Nowack, K. (2000). Occupational stress management: Effective or not? In P. Schnall, K. Belkie, P. Landensbergis, & D. Baker (Eds.). Occupational Medicine: State of the Art Reviews, Hanley and Belfus, Inc., Philadelphia, PA., Vol 15, No. 1, pp. 231-233
This chapter critically reviews the research literature on the health and organizational effects of individual worksite stress-management interventions. Individual stress-management interventions are defined as techniques that are designed to help employees modify their appraisal of stressful situations or deal more effectively with symptoms of stress. Diversity of stress techniques, use of varying health outcome measures and methodological limitations makes it difficult to reach firm conclusions about the efficacy of stress-management interventions. Nevertheless, current research suggests that individual stress-management interventions are generally effective in reducing negative individual health outcomes but not consistently producing effects on job/organization-relevant outcomes, such as absenteeism turnover, productivity, or job satisfaction. Researchers and practitioners should design more comprehensive stress-management interventions that attempt to modify stressful aspects of the work environment as well as helping individual employees learn to manage stress through improved appraisal and coping skills.
Nowack, K., Hartley, G, & Bradley, W. (in press). Evaluating results of your 360-degree feedback intervention. Training and Development, April, 1999.
This article describes a post-program survey approach to evaluating the effectiveness and impact of your 360-degree feedback or multi-rater system intervention. A description of the design, administration, and analysis of a post-program evaluation survey is presented along with several sample survey questions.
STEP 1: DEFINING WHAT TO EVALUATE AND MEASURE
The first step in evaluating your multi-rater 360-degree intervention is to define what you hoped to accomplish in the first place. The use of a multi-rater intervention should always be purposeful and tied to specific business needs and strategic organizational objectives. The business needs and objectives should be directly tied to your evaluation approach.
STEP 2: DESIGNING A MULTI-RATER EVALUATION SURVEY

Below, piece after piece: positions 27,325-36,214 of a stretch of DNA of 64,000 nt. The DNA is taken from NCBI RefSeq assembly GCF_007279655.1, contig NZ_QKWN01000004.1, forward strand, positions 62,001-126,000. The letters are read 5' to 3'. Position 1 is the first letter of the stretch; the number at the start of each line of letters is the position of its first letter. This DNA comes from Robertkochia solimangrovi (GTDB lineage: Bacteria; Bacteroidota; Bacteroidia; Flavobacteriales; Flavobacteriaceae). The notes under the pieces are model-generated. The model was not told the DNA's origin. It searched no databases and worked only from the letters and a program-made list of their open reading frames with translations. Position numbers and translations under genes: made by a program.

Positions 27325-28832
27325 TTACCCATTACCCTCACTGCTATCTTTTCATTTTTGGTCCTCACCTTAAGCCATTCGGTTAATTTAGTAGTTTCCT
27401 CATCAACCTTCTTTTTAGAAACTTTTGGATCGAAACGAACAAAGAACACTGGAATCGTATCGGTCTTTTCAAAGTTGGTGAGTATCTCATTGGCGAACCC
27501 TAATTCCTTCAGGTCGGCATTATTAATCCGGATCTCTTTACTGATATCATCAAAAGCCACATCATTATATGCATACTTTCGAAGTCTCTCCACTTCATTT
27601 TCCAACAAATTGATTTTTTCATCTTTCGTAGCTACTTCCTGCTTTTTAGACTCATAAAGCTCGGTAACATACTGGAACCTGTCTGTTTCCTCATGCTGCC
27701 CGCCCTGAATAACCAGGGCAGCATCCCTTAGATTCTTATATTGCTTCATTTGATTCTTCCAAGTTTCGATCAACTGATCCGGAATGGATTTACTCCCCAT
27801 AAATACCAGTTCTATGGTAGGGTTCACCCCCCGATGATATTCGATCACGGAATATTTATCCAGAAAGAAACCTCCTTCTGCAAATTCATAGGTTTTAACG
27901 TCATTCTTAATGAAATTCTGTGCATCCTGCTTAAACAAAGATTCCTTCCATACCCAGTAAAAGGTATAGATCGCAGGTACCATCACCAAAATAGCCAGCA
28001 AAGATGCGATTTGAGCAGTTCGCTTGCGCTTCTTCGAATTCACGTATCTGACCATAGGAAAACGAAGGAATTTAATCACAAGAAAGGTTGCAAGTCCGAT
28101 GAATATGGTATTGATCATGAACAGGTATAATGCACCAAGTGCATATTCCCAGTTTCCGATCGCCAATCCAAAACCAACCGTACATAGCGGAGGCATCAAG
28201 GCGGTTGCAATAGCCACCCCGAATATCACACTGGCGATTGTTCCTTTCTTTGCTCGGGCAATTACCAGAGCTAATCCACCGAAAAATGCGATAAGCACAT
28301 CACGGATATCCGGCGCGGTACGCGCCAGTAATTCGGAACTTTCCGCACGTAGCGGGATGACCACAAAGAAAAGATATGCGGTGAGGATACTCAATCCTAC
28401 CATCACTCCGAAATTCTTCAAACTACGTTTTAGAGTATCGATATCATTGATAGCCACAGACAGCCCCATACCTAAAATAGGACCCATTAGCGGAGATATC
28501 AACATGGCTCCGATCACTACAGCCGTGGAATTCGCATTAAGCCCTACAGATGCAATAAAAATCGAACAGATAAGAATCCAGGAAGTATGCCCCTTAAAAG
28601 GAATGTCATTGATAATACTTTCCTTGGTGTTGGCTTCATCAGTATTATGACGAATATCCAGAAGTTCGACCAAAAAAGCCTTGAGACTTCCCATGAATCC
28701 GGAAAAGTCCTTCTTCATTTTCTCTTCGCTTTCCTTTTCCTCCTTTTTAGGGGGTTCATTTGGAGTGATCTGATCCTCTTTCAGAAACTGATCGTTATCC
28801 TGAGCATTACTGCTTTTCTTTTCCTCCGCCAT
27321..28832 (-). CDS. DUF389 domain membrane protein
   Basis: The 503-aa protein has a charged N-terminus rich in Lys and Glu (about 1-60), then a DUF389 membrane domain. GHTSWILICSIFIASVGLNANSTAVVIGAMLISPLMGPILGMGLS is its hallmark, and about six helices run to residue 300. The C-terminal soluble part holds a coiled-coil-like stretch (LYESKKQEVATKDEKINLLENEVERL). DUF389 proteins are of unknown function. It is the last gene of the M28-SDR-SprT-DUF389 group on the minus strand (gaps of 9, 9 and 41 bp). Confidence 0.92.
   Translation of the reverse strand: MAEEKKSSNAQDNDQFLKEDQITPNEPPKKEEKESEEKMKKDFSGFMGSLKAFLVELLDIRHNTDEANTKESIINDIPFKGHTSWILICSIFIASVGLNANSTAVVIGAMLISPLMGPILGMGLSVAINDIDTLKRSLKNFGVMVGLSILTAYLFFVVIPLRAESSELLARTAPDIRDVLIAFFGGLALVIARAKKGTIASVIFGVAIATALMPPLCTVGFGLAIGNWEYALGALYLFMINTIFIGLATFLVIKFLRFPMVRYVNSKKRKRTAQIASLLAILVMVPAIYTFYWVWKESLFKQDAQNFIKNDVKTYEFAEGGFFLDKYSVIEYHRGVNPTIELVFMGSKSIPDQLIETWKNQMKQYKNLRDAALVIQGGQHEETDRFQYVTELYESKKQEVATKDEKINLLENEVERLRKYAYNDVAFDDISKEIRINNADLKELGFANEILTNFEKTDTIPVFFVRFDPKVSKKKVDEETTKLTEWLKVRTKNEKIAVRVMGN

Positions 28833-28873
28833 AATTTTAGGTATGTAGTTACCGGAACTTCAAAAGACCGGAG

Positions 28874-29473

The key to evaluating your multi-rater feedback intervention is the development of a well-constructed survey. The following steps should be considered when designing and developing your survey instrument.
STEP 3: GATHERING DATA USING YOUR MULTI-RATER EVALUATION SURVEY
STEP 4: ANALYZING YOUR DATA AND SUMMARIZING YOUR RESULTS
Once you have your returned surveys in hand, you are now ready to analyze your results. With the use of commercially available statistical software (e.g., Statistical Package for the Social Sciences) or spreadsheet software (e.g., Excel) you should be able to generate basic data analyses useful for your evaluation study (e.g., item frequencies, chi-square analyses, analysis of variance, correlations, t-tests for specific analyses).
If you are using multi-rater feedback interventions in your organization, you should be attempting to evaluate their use and effectiveness. By designing and administering a well designed multi-rater feedback evaluation survey, you can explore how well program participants have gained self-insight and transferred this learning into new behaviors back on the job (level 2 and 3 evaluation). Carefully developed, a multi-rater feedback evaluation survey allows you to better understand what you can do to ensure that your organization is implementing "best practices" in these types of training and development interventions.
Nowack, K. (1999). 360-Degree feedback. In DG Langdon, KS Whiteside, & MM McKenna (Eds.), Intervention: 50 Performance Technology Tools, San Francisco, Jossey-Bass, Inc., pp.34-46.
The major goal of 360-degree feedback interventions is to facilitate purposeful individual or team behavior change. Successful behavior change at the individual or team level requires three necessary conditions:
Multi-rater or 360-degree feedback interventions involve the systematic collection of specific information from multiple sources to enhance awareness of individuals and teams. Most commonly, data and information are collected from multiple sources that have a relevant, and hopefully accurate, perspective to share using focus group, interview, or paper-and-pencil instruments. The data collected are commonly summarized quantitatively and/or qualitatively and shared with one or more members of the organization in an oral and/or written manner. The most common form of multi-rater or 360-degree feedback interventions today typically utilizes an off-the-shelf or in-house designed instrument measuring critical competencies required for competitive performance. Most feedback from these interventions is collected from multiple perspectives (e.g., one's supervisor, direct reports, peers, team members) and is summarized in the form of a written and/or computerized feedback report (often including graphic comparisons of self-other perceptions, written comments, and narrative information). The most common uses of multi-rater or 360-degree feedback interventions include: Executive/management coaching, training and development, career counseling, succession planning and development, training needs assessment, training evaluation, and performance appraisal and evaluation.
Despite the growing popularity of multi-rater of 360-degree feedback, a number of issues emerge in the use and implementation of such organizational interventions. These include such things as:
The chapter includes a real-world case study and answers to the current issues and questions regarding best practices in the use of 360-degree feedback interventions. References are also provided for additional readings in the multi-rater or 360-degree feedback literature.
Content and design ©1999 Organizational Performance Dimensions - All rights reserved
Site design by Chromatic Concepts